In Review: Angel & Faith: Season 10 #23

Magic has literally come to Magic Town and Angel and Faith are not around. Highly recommended!

The covers: A pair to track down, unless you want the magic to come to you. The Main cover is by Scott Fischer and it’s another beautiful creation. Faith is standing front and center holding a sword. To her right, swirling about her like a spirit is Koh, while to her lower left is Fred, holding a crossbow. The coloring on this makes everything pop, with red and white being the dominate colors. Why aren’t Fischer’s covers prints? The Variant cover is much more foreboding. Coming from Mike Norton and Michelle Madsen, this is a night time shot of the ominous statue that was being put up in Magic Town’s park. A full moon has risen behind the image, while Illyria and Koh are crawling over it, looking as though they’re about to leap into battle. If she’s going to make an appearance in this issue, things are going to get really, really bad. I like how the statue is the focal point of the illustration and the coloring emphasizes it. Overall grades: Main A+ and Variant A-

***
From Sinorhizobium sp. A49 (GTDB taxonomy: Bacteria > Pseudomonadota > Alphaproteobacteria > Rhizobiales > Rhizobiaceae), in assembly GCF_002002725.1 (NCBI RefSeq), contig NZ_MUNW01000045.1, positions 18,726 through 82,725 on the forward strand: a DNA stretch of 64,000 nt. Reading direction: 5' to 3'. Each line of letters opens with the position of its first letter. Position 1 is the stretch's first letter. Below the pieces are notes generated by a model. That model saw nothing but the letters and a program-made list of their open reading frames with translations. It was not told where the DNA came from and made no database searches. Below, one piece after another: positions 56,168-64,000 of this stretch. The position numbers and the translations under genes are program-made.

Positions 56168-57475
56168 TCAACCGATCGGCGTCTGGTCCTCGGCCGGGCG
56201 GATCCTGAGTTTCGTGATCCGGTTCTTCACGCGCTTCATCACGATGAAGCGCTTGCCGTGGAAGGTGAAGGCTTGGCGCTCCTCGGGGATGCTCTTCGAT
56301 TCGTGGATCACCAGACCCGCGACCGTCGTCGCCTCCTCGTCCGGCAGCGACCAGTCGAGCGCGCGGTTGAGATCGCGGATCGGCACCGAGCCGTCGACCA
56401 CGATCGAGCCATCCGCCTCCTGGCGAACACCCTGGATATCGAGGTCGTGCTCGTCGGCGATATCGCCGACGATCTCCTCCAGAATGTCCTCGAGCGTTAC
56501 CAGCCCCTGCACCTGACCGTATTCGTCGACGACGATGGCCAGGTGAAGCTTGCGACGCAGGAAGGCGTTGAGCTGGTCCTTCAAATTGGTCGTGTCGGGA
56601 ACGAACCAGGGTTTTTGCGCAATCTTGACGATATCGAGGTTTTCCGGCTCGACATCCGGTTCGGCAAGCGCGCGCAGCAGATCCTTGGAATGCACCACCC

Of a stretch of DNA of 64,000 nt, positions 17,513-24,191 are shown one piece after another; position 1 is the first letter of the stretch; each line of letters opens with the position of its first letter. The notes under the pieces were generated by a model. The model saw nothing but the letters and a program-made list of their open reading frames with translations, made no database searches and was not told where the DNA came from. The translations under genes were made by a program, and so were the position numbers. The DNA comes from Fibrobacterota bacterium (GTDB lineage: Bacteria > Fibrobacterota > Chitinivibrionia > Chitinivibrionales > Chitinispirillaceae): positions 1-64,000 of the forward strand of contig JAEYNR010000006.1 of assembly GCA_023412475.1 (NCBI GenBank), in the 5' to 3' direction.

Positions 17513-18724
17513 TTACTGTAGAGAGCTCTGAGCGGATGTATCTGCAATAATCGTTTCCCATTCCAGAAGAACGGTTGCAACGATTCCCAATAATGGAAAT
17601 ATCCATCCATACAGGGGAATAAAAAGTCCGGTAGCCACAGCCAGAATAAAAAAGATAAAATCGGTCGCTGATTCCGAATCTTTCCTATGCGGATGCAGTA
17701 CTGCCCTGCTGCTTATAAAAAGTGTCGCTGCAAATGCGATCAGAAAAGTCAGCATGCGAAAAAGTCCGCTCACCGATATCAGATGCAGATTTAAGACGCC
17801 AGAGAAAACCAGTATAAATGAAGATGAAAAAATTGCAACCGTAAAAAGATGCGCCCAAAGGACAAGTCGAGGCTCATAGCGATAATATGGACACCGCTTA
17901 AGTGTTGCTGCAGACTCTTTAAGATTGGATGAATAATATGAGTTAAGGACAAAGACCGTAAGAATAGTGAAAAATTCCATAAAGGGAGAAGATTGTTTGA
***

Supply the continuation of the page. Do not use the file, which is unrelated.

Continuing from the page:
The story: Blue streaks of energy are racing down the streets of Magic Town until converging upon the statue that was set up previously. The eyes of the gigantic figure open, with the same color of energy. Meanwhile, back at Giles’s house, Nadira comes out of a meditative state saying, “Something’s happened.” Fred says that a lot has happened recently (Drusilla’s appearance, Archaeus’s takeover, Nadira’s kidnapping and rescue), so she asks if she means something new has occurred. Nadira can’t get a clear feel for what’s transpired, because she feels as if she’s been caught off from the town. Fred suggest they go back to Magic Town, but Nadira is frightened to return. Someone appears to give her the support she needs, and it’s not Angel. Speaking of the title character, he’s off on a mission of his own, and reveals something longtime readers have suspected for some time. His scenes with Faith on Page 14 are fantastic: the banter between the two show that writer Victor Gischler has an incredible lock on this pair and how they speak and react to others. If the issue had ended there, I would have been completely satisfied with this issue. However, the action in the park grows, especially when Nadira, Fred, and the other individual get there, and Drusilla seems to be contemplating decisions. The last page is the perfect cliffhanger for this series, with neither of the title characters involved, but they soon will be to take this antagonist down. It’s always a joy to read Gischler’s stories on this series. Overall grade: A+